England suffered the ignominy of relegation from the Nations League First Division after a tepid defeat to Italy sparked fresh concerns ahead of the Winter World Cup.
Among the favorites to triumph in Qatar after reaching the semi-finals four years ago and the Euro 2020 final, things have turned sour for Gareth Southgate’s side of late.
England failed to win any of their four June matches and produced a soft response to their 4-0 maiming of Molineux against Hungary, with Giacomo Raspadori sealing Roberto Mancini’s Italy a 1-0 win on Friday night.
A fifth game in a row without a win means Southgate’s men have been relegated from Nations League Group A – a competition in which they finished third three years ago – with one game to spare.
The demotion is embarrassing, but the performance is arguably more concerning given there are only 59 days left until their World Cup opener against Iran.
The Euro 2020 finalists had played out a forgettable goalless draw behind closed doors in June and the first half in Milan managed to be even more dismal as England struggled against the absent Azzurri.
It didn’t get any better from the visitors’ point of view as Italy, who won’t be in Qatar, held them at bay and took the win thanks to Raspadori’s fine effort.
Southgate’s side lacked the required ruthlessness on the eve of a meeting at the San Siro which ends in more questions than answers, with just Monday’s home game against Germany ahead of the World Cup .
Bukayo Saka, named England Men’s Player of the Year earlier today, has been deployed at left-back to the San Siro, where Eric Dier won his first cap since November 2020 from six changes from lowly Hungary.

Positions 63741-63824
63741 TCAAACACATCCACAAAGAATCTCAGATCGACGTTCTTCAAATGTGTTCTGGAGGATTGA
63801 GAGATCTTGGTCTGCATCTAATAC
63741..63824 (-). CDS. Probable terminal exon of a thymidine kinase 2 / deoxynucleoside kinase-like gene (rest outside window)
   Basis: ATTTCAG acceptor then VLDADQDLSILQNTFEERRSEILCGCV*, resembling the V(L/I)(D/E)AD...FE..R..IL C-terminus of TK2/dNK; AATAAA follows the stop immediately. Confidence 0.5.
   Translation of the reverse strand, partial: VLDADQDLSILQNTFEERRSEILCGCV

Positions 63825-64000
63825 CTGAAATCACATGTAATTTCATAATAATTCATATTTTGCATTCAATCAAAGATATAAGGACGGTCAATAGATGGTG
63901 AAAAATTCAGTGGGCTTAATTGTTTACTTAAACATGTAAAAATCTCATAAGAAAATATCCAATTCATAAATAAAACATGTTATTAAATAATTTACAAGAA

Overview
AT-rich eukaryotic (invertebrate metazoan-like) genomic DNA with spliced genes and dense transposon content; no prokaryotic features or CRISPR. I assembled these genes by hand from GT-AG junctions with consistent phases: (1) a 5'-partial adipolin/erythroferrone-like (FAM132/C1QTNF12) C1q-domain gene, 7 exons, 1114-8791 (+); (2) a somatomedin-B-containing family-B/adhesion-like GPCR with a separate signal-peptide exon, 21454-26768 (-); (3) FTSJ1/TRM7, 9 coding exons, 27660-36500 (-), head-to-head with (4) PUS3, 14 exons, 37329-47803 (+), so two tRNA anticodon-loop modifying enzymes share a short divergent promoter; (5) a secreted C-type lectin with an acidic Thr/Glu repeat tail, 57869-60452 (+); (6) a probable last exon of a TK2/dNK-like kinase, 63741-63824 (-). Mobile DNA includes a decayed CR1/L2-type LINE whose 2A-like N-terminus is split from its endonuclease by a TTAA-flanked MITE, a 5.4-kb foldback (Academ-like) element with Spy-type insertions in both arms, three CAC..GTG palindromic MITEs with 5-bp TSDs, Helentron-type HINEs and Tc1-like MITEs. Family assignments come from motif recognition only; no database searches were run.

Harry Maguire was another brought in and the underprivileged Manchester United captain’s name was chanted by the 4,415 traveling fans in an expression of support that followed Southgate’s public support on Thursday.
The 29-year-old settled in after a shaky start as Italy started with the front foot, Gianluca Scamacca beating him too easily to a deep Federico Dimarco cross from the right.
A combination of Nick Pope, replacing the injured Jordan Pickford, and the woodwork denied the West Ham striker’s powerful header at his near post before the leader struck from long range.
England put down that storm and started enjoying periods of possession, but without injecting creativity and excitement into their game.
Cumbersome with the ball, there was little to note in terms of chances beyond Jude Bellingham’s strike into the ground and Harry Kane striking from distance.
Luckily, there was no added time at the end of a miserable first half.
Dier produced an important block and Reece James unfortunately overshot a well-placed free-kick after Leonardo Bonucci tripped Raheem Sterling on the edge of the box.
Phil Foden threw his hands in the air in frustration as Kane shot from a sharp angle as he was free at the back post as the visitors’ rambling display continued.
England were lucky that a mix of the offside flag and Nicolo Barella’s poor finish kept them from falling behind in the 57th minute after Dimarco was released to send an accurate cross to the far post .
The game had now become ragged and stretched, rocking back and forth without much quality. Rafael Toloi kept Saka from reaching a cross from Kane before fierce driving from substitute Wilfried Gnonto forced a fine block.
The deadlock was finally broken in the 68th minute when the Azzurri struck.
Bonucci’s long ball put Raspadori behind Kyle Walker, the striker keeping his composure before sending a fine shot past Pope just inside the box.
Kane forced Gianluigi Donnarumma to a double save as England chased down a leveler, with former Southampton striker Manolo Gabbiadini seeing a shot saved by Pope at the other end before Dimarco’s cross shot hit a post.
Declan Rice saw a hopeful stoppage time effort saved and Bellingham cruised to victory for Italy, leaving the traveling hordes visibly frustrated at full time.